Star of Upcoming Mainstage Play “Bulrusher” Talks Title Role, Film Dreams and Physicality on Stage


Moire Kiyingi, FCLC ’ 13, stars as the title character in “Bulrusher.” (Anthony Gong/The Observer)

Published: February 16, 2011

Beginning on Feb. 23, the Fordham University Theatre Company will be staging an adaptation of Eisa Davis’s Pulitzer Prize-nominated play “Bulrusher.” The play, according to director Dawn Saito, Fordham College at Lincoln Center (FCLC) artist in residence, is a manifesto for “cross-cultural love, despite and in the face of, the obstacles of the time.” Set in Boonville, California in 1955, “Bulrusher” introduces a diverse cast of characters, all of whom are attempting to find themselves during a period of American history stained by segregation and bigotry. The Observer caught up with one of the play’s leads, Moire Kiyingi, FCLC ’13, to learn more about the production and her role as the title character, Bulrusher.

The Observer: What can you tell us about the play?

Moire Kiyingi: Well, the play is very grounded in nature, which appealed to me. The character Bulrusher is a very spiritual young woman, trying to find her way in difficult times. As a young child, her mother placed her in a basket and sent her down the Navarro River, and for the rest of the play, Bulrusher has a very spiritual connection to the river—it’s her sanctuary, the place where she can escape from all the harsh realities around her and simply connect.

Observer: What attracted you to the role of Bulrusher?

MK: I read the part and immediately thought the character was really original. I felt as though I had a real connection to her, and I knew that this was a role I wanted to pursue. It was my first audition for a Fordham mainstage play, and I was surprised to get the starring role. I think Dawn [Saito] saw that I had a certain quality that fit the character of Bulrusher, and that I, in a way, could connect to her. Eisa Davis’s writing is also very good—many of the play’s characters speak in a strange sort of dialect called Boontling, which is very beautiful. While Bulrusher does not speak in Boontling, she does use poetry to express herself, especially when she is alone by the river.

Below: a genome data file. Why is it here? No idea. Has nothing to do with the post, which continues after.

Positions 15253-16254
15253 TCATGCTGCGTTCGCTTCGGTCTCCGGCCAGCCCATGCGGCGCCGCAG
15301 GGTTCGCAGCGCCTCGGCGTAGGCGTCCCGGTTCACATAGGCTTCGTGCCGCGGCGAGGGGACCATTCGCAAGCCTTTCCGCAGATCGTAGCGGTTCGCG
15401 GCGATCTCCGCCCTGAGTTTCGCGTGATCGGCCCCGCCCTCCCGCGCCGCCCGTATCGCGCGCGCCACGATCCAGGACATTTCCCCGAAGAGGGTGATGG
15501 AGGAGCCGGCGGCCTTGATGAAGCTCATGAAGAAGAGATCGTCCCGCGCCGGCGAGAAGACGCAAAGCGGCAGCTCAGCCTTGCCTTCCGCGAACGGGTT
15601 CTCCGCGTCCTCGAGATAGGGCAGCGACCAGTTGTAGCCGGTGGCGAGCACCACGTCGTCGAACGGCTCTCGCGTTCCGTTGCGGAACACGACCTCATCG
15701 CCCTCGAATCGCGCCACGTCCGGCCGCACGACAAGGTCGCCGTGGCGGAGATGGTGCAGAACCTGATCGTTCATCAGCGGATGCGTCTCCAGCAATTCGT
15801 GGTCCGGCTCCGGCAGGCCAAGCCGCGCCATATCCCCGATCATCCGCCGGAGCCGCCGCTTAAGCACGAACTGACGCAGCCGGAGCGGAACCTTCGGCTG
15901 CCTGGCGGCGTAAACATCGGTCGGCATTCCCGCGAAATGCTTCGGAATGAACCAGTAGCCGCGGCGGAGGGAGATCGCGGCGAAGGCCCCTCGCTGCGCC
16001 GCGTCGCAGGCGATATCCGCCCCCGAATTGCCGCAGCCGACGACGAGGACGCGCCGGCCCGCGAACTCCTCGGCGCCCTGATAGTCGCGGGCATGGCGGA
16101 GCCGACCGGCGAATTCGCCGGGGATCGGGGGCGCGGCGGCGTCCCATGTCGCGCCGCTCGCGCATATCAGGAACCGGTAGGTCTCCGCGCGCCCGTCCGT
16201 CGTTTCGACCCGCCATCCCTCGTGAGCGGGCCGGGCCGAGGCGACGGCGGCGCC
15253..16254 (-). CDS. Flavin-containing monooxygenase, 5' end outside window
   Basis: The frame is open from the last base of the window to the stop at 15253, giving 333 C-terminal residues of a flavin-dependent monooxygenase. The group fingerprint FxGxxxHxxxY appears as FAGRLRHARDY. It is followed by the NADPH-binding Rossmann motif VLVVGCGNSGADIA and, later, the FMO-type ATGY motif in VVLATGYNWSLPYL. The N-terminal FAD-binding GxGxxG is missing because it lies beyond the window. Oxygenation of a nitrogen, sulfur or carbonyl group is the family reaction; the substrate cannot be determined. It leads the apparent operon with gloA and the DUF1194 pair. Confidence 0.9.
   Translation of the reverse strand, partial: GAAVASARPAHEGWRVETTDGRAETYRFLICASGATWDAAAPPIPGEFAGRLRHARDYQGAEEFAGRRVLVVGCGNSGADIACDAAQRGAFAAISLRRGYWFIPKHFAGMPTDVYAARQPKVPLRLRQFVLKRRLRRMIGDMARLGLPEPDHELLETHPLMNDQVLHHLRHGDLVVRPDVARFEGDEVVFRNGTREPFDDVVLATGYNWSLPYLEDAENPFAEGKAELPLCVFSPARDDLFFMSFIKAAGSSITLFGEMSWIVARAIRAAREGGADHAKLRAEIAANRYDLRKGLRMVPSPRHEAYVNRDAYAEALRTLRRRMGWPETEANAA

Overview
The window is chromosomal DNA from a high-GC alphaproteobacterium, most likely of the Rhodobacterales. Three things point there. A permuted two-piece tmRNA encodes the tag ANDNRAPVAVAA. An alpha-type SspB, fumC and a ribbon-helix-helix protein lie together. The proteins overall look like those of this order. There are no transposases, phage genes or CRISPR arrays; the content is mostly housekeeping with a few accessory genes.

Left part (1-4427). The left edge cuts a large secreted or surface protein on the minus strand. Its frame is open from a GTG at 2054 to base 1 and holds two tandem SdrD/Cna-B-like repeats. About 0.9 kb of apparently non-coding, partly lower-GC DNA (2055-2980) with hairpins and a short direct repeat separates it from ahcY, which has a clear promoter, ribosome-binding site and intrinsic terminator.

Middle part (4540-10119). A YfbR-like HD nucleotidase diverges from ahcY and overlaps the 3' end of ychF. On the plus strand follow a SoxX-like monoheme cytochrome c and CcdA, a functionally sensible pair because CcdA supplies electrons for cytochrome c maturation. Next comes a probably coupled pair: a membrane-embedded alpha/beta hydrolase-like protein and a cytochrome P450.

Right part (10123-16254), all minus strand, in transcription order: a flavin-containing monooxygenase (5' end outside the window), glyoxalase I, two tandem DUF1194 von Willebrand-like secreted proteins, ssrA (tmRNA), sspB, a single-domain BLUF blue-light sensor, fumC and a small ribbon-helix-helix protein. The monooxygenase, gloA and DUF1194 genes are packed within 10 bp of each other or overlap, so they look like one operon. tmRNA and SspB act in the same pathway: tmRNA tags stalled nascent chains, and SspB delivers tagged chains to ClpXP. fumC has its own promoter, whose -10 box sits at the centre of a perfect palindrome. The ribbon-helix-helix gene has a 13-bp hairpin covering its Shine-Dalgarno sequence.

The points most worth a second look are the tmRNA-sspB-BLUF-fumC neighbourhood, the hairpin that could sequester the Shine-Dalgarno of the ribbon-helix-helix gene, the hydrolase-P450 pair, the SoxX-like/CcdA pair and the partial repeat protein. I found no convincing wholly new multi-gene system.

Observer: Let’s talk about you for a little. When did you first start acting?

MK: My first role was in ninth grade, when I was in a play called “Among Friends in Clutter.” It was a small role, but afterwards, I immediately knew that this was something I wanted to pursue. Acting feels very natural to me, and it is something I hope to continue doing going forward. I love the work of actresses like Sandra Bullock and Meryl Streep and hope one day to cross over into film. That’s the ultimate goal. But for now, I’m happy doing what I’m doing.

Observer: What should audiences expect when they come see “Bulrusher?”

MK: I think they should expect a good show. Beautiful colors, lots of poetry and lots of physicality. By physicality, I mean the movements we make on stage, physically interpreting the words with our bodies. It is an important part of the play, and really, of acting in general. The rest of the cast is also very good, and our rehearsals have been great. We’ve just been experimenting and discovering different physicalities with each other. I look forward to performing on stage with them in front of an audience. We have put a lot of hard work into the play and it will be great to see it all come together.

Observer: Are you nervous?

MK: Not so much nervous as excited. It’s my first mainstage performance and there is a lot of pressure, but I’m in good hands. Dawn and the rest of the cast really make me feel at ease, but I know it won’t be easy. I would call it excited-nervous. Butterflies, you know?